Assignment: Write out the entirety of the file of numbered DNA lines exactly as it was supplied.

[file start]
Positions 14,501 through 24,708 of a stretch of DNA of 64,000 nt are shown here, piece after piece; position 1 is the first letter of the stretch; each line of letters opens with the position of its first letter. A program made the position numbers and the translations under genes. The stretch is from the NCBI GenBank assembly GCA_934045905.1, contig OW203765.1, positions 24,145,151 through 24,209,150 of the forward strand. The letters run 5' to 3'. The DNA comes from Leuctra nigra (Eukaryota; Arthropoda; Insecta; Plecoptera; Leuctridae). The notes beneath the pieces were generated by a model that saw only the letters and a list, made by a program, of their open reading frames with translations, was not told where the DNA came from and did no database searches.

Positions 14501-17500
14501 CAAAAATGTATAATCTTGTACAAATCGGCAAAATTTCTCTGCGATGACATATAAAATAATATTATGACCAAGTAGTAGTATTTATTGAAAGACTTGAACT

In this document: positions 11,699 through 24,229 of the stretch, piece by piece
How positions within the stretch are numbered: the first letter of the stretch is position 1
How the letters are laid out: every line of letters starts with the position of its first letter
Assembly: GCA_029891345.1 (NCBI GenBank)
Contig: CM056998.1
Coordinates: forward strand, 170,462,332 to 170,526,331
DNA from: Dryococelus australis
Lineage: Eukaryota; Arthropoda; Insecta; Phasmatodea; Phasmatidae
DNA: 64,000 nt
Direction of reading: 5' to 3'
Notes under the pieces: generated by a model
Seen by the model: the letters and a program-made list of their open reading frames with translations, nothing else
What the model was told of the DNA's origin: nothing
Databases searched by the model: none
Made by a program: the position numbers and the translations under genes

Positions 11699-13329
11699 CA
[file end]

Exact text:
Positions 14,501 through 24,708 of a stretch of DNA of 64,000 nt are shown here, piece after piece; position 1 is the first letter of the stretch; each line of letters opens with the position of its first letter. A program made the position numbers and the translations under genes. The stretch is from the NCBI GenBank assembly GCA_934045905.1, contig OW203765.1, positions 24,145,151 through 24,209,150 of the forward strand. The letters run 5' to 3'. The DNA comes from Leuctra nigra (Eukaryota; Arthropoda; Insecta; Plecoptera; Leuctridae). The notes beneath the pieces were generated by a model that saw only the letters and a list, made by a program, of their open reading frames with translations, was not told where the DNA came from and did no database searches.

Positions 14501-17500
14501 CAAAAATGTATAATCTTGTACAAATCGGCAAAATTTCTCTGCGATGACATATAAAATAATATTATGACCAAGTAGTAGTATTTATTGAAAGACTTGAACT

In this document: positions 11,699 through 24,229 of the stretch, piece by piece
How positions within the stretch are numbered: the first letter of the stretch is position 1
How the letters are laid out: every line of letters starts with the position of its first letter
Assembly: GCA_029891345.1 (NCBI GenBank)
Contig: CM056998.1
Coordinates: forward strand, 170,462,332 to 170,526,331
DNA from: Dryococelus australis
Lineage: Eukaryota; Arthropoda; Insecta; Phasmatodea; Phasmatidae
DNA: 64,000 nt
Direction of reading: 5' to 3'
Notes under the pieces: generated by a model
Seen by the model: the letters and a program-made list of their open reading frames with translations, nothing else
What the model was told of the DNA's origin: nothing
Databases searched by the model: none
Made by a program: the position numbers and the translations under genes

Positions 11699-13329
11699 CA